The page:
Software super giant, Salesforce is in talks to acquire workplace messaging app, Slack as it seeks to expand its offerings to businesses, sources reported on Wednesday.
The potential acquisition follows slack’s recent struggles to fully capitalise on the switch to remote working since the Coronavirus pandemic forced offices across the globe to close their doors.
Slack started strong at the beginning of the pandemic as companies relied on tech to keep their colleagues connected. According to analytics firm Sensor Tower, the app has been installed approximately 12.6 million times so far this year, an increase of approximately 50% from the same period in 2019.
But the economic downfall forced Slack to offer discounts any payment concessions to many of its customers in attempts to veer them away from seeking cheaper alternatives. One of the biggest rivals Slack has seen has been Microsoft Teams, a tempting alternative for many businesses as the messaging service comes included with Microsoft packages. As a result, business budget cuts and fierce competition has slowed Slack’s billing growth in the three months leading up to the end of July.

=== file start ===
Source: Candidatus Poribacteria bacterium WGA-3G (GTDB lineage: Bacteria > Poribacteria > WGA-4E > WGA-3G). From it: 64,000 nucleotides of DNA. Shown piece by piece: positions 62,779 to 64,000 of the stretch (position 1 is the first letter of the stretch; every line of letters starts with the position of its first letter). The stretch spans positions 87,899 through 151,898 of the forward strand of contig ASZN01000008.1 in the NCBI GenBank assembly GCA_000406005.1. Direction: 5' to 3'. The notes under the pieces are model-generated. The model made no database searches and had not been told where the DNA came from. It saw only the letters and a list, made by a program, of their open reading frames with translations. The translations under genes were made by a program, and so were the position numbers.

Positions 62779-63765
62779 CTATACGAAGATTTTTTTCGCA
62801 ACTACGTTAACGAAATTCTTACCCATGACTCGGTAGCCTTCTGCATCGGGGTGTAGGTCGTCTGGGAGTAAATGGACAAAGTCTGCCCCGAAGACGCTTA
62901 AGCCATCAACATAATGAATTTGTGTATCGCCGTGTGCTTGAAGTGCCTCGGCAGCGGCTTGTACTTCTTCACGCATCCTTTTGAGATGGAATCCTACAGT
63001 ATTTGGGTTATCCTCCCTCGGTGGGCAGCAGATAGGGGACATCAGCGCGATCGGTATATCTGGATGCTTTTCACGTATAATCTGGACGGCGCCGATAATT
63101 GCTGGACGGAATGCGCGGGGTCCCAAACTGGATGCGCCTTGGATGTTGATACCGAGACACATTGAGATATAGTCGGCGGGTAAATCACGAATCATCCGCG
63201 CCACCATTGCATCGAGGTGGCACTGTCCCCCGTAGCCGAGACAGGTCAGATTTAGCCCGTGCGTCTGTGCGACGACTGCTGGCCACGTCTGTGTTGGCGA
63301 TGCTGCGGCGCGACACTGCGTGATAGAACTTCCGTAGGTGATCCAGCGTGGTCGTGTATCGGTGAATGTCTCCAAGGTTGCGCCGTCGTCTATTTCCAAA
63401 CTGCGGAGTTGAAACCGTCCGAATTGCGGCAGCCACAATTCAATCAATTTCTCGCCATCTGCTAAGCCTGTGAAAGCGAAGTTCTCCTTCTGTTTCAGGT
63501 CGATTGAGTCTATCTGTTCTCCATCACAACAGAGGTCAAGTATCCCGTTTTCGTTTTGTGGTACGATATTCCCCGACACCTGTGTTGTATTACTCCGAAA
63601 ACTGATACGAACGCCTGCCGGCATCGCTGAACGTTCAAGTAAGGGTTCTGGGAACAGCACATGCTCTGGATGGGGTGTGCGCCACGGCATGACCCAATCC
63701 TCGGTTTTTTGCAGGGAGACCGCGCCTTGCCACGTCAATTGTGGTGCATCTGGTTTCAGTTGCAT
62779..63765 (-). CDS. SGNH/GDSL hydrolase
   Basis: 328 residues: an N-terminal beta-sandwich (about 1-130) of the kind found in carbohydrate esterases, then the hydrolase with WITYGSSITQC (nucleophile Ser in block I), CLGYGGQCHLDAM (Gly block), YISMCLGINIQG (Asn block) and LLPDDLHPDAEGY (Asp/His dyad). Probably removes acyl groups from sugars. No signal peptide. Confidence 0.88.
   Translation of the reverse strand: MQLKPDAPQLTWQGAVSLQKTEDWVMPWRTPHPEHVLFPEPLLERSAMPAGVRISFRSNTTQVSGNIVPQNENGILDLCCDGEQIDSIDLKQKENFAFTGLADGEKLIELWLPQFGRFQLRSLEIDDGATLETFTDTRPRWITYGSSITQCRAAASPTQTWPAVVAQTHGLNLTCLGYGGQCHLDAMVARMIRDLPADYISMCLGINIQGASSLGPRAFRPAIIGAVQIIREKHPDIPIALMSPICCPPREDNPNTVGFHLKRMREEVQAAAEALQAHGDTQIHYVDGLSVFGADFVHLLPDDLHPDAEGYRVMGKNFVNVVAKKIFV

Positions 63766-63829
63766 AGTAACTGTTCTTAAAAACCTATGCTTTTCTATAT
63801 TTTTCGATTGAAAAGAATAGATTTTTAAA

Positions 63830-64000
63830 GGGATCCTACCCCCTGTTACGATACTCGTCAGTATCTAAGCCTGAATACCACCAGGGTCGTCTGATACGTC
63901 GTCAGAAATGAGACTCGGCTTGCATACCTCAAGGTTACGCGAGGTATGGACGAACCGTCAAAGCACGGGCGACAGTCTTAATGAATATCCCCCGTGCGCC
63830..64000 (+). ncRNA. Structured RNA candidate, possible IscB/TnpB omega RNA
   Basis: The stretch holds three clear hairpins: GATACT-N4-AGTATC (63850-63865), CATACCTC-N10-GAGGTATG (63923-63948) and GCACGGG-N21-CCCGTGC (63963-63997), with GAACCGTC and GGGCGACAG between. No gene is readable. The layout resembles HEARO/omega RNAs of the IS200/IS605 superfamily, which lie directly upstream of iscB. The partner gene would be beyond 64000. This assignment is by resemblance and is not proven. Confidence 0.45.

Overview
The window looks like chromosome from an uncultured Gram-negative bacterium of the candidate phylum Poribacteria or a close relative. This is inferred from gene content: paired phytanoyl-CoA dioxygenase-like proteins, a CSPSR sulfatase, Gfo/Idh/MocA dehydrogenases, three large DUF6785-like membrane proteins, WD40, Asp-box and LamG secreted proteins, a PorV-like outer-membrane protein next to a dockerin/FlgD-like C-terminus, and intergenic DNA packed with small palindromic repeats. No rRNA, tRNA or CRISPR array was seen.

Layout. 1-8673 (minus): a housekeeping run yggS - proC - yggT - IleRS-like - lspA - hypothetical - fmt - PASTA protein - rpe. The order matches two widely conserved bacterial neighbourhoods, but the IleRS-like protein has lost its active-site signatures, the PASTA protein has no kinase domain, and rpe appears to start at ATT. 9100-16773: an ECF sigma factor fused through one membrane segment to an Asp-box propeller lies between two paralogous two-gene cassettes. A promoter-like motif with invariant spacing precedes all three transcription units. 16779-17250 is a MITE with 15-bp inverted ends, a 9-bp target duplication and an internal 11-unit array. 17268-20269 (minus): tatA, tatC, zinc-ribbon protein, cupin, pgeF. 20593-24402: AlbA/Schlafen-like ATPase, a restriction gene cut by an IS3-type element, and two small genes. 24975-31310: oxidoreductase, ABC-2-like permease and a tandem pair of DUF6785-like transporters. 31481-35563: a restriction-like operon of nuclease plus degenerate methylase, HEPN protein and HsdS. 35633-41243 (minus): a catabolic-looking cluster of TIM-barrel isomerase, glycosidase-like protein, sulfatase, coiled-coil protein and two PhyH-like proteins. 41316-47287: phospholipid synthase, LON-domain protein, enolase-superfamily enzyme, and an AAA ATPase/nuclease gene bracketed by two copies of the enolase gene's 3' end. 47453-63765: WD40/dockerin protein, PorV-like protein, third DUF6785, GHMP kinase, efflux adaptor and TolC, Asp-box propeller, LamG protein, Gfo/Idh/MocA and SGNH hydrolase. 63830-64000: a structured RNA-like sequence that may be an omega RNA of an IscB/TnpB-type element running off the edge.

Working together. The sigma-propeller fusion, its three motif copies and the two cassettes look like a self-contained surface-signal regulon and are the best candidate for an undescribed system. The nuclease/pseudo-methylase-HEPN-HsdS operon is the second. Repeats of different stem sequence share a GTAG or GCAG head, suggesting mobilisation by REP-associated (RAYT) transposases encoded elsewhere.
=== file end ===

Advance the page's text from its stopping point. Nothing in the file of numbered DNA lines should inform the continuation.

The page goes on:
Since the news of the rumoured acquisition, Slack shares jumped 24% to $36.58, giving the company a market capitalisation of $21 billion, while Salesforce fell 2.7%, according to The Wall Street Journal.
Salesforce sees the potential acquisition as a logical next step as an extension of its enterprise offerings. The proposed price has not yet been disclosed however, a source has said that Salesforce would pay cash for the deal, rather than use its stock as currency.
If all goes well, a deal could be announced before Slack reports their quarterly earnings on 9th December, according to a source.
Salesforce has been building its cloud business through several acquisitions and had spent more than $16 billion last year alone in attempts to stand out from software rivals such as Oracle and SAP. The deal with Slack would likely value at more than $17 Billion, according to The Wall Street Journal, marking Salesforce’s largest acquisition to date.